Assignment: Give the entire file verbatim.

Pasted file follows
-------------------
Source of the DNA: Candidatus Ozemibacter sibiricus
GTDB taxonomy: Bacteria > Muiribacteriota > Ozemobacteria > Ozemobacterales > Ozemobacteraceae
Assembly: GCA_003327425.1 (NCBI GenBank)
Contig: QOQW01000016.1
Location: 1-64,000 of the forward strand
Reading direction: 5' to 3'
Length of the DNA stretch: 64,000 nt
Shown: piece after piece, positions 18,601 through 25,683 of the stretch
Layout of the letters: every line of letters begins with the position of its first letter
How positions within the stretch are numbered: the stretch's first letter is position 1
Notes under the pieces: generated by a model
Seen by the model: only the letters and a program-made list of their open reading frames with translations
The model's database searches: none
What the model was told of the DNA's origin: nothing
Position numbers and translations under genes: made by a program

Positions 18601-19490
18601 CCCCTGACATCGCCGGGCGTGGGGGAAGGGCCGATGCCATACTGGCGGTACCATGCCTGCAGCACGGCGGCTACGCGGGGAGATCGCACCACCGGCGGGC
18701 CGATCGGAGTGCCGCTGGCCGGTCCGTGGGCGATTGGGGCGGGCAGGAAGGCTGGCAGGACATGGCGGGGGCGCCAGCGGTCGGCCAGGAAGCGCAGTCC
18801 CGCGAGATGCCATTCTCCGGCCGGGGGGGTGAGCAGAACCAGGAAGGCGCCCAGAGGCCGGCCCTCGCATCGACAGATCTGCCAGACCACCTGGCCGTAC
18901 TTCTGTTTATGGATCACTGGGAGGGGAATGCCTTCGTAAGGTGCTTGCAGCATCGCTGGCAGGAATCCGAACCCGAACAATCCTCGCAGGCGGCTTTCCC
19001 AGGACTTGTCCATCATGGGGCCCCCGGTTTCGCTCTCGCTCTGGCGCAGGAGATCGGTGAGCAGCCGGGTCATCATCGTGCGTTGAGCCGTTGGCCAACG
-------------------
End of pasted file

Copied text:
Source of the DNA: Candidatus Ozemibacter sibiricus
GTDB taxonomy: Bacteria > Muiribacteriota > Ozemobacteria > Ozemobacterales > Ozemobacteraceae
Assembly: GCA_003327425.1 (NCBI GenBank)
Contig: QOQW01000016.1
Location: 1-64,000 of the forward strand
Reading direction: 5' to 3'
Length of the DNA stretch: 64,000 nt
Shown: piece after piece, positions 18,601 through 25,683 of the stretch
Layout of the letters: every line of letters begins with the position of its first letter
How positions within the stretch are numbered: the stretch's first letter is position 1
Notes under the pieces: generated by a model
Seen by the model: only the letters and a program-made list of their open reading frames with translations
The model's database searches: none
What the model was told of the DNA's origin: nothing
Position numbers and translations under genes: made by a program

Positions 18601-19490
18601 CCCCTGACATCGCCGGGCGTGGGGGAAGGGCCGATGCCATACTGGCGGTACCATGCCTGCAGCACGGCGGCTACGCGGGGAGATCGCACCACCGGCGGGC
18701 CGATCGGAGTGCCGCTGGCCGGTCCGTGGGCGATTGGGGCGGGCAGGAAGGCTGGCAGGACATGGCGGGGGCGCCAGCGGTCGGCCAGGAAGCGCAGTCC
18801 CGCGAGATGCCATTCTCCGGCCGGGGGGGTGAGCAGAACCAGGAAGGCGCCCAGAGGCCGGCCCTCGCATCGACAGATCTGCCAGACCACCTGGCCGTAC
18901 TTCTGTTTATGGATCACTGGGAGGGGAATGCCTTCGTAAGGTGCTTGCAGCATCGCTGGCAGGAATCCGAACCCGAACAATCCTCGCAGGCGGCTTTCCC
19001 AGGACTTGTCCATCATGGGGCCCCCGGTTTCGCTCTCGCTCTGGCGCAGGAGATCGGTGAGCAGCCGGGTCATCATCGTGCGTTGAGCCGTTGGCCAACG